“Thomas,” I said, “you have been smoking.” “No, ma’m.” He was injured innocence itself. “It’s on my coat, ma’m. Over at the club the gentlemen—” But Thomas did not finish. The pantry was suddenly filled with the odor of singeing cloth. Thomas gave a clutch at his coat, whirled to the sink, filled a tumbler with water and poured it into his right pocket with the celerity of practice. The Circular Staircase PDF Book Download
“Thomas,” I said, when he was sheepishly mopping the floor, “smoking is a filthy and injurious habit. If you must smoke, you must; but don’t stick a lighted pipe in your pocket again. Your skin’s your own: you can blister it if you like. But this house is not mine, and I don’t want a conflagration. Did you ever see this cuff-link before?”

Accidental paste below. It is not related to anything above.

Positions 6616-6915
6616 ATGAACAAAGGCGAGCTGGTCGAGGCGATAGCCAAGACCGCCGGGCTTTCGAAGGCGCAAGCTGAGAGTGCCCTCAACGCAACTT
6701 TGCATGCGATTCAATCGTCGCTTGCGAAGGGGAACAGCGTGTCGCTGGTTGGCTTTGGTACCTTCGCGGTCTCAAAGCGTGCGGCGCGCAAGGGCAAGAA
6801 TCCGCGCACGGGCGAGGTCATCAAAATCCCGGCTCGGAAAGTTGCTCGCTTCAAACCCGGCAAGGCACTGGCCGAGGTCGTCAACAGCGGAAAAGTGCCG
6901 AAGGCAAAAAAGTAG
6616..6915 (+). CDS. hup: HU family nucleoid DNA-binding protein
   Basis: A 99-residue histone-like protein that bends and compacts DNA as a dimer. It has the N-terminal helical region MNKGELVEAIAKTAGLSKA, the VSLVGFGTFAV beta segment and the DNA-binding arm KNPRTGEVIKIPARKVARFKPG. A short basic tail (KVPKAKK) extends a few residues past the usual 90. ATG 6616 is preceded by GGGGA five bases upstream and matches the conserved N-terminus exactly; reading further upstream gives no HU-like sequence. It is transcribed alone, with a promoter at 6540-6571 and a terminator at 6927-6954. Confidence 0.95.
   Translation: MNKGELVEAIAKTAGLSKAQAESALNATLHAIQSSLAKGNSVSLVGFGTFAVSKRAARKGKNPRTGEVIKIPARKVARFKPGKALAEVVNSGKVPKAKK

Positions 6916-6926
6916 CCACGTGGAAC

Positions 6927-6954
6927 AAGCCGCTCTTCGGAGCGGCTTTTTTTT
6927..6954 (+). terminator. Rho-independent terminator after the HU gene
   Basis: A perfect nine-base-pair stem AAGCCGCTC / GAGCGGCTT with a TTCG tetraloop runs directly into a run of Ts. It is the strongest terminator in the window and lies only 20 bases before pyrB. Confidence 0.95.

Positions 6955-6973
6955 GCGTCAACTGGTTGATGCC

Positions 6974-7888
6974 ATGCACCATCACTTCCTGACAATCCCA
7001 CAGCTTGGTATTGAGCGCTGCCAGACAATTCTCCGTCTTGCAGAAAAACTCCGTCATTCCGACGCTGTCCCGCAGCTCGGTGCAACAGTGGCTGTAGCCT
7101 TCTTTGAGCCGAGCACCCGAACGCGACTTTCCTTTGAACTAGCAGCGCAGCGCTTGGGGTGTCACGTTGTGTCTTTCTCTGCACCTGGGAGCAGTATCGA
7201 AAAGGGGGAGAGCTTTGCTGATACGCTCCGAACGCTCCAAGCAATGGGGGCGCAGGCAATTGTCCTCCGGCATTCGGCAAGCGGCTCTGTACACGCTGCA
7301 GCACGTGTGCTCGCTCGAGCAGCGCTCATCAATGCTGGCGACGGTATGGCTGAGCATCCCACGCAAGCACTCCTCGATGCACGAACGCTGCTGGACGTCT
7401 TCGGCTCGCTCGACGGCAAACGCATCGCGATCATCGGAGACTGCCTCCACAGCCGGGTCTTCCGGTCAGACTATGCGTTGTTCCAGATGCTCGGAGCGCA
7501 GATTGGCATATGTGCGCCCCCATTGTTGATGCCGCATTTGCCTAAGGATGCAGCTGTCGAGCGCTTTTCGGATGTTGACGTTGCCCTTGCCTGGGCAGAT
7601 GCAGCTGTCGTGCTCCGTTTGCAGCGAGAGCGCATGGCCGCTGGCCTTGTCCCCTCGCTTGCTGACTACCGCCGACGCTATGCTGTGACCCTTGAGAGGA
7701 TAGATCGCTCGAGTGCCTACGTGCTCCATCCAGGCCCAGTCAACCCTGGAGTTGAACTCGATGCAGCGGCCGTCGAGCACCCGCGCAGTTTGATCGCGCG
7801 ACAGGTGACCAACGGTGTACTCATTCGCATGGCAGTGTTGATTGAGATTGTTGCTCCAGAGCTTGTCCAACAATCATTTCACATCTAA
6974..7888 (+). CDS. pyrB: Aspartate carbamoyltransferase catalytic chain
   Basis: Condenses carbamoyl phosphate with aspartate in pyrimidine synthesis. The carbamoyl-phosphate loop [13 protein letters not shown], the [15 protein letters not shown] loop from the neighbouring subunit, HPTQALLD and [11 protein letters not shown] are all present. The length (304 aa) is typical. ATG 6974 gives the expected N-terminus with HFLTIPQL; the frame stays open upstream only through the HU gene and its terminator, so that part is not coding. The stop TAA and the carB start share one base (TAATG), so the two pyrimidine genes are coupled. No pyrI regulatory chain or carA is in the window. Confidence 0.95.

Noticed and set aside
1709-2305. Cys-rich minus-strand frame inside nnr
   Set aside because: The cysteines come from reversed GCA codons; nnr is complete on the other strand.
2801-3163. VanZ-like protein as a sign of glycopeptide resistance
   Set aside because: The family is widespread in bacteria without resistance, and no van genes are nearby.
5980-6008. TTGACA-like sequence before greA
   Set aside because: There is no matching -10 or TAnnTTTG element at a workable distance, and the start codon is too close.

No, he never had, he said, but he looked at it oddly. “I picked it up in the hall,” I added indifferently. The old man’s eyes were shrewd under his bushy eyebrows. “There’s strange goin’s-on here, Mis’ Innes,” he said, shaking his head. “Somethin’s goin’ to happen, sure. You ain’t took notice that the big clock in the hall is stopped, I reckon?”
“Nonsense,” I said. “Clocks have to stop, don’t they, if they’re not wound?” “It’s wound up, all right, and it stopped at three o’clock last night,” he answered solemnly. “More’n that, that there clock ain’t stopped for fifteen years, not since Mr. Armstrong’s first wife died. And that ain’t all,—no ma’m. Last three nights I slep’ in this place, after the electrics went out I had a token. The Circular Staircase PDF Book Download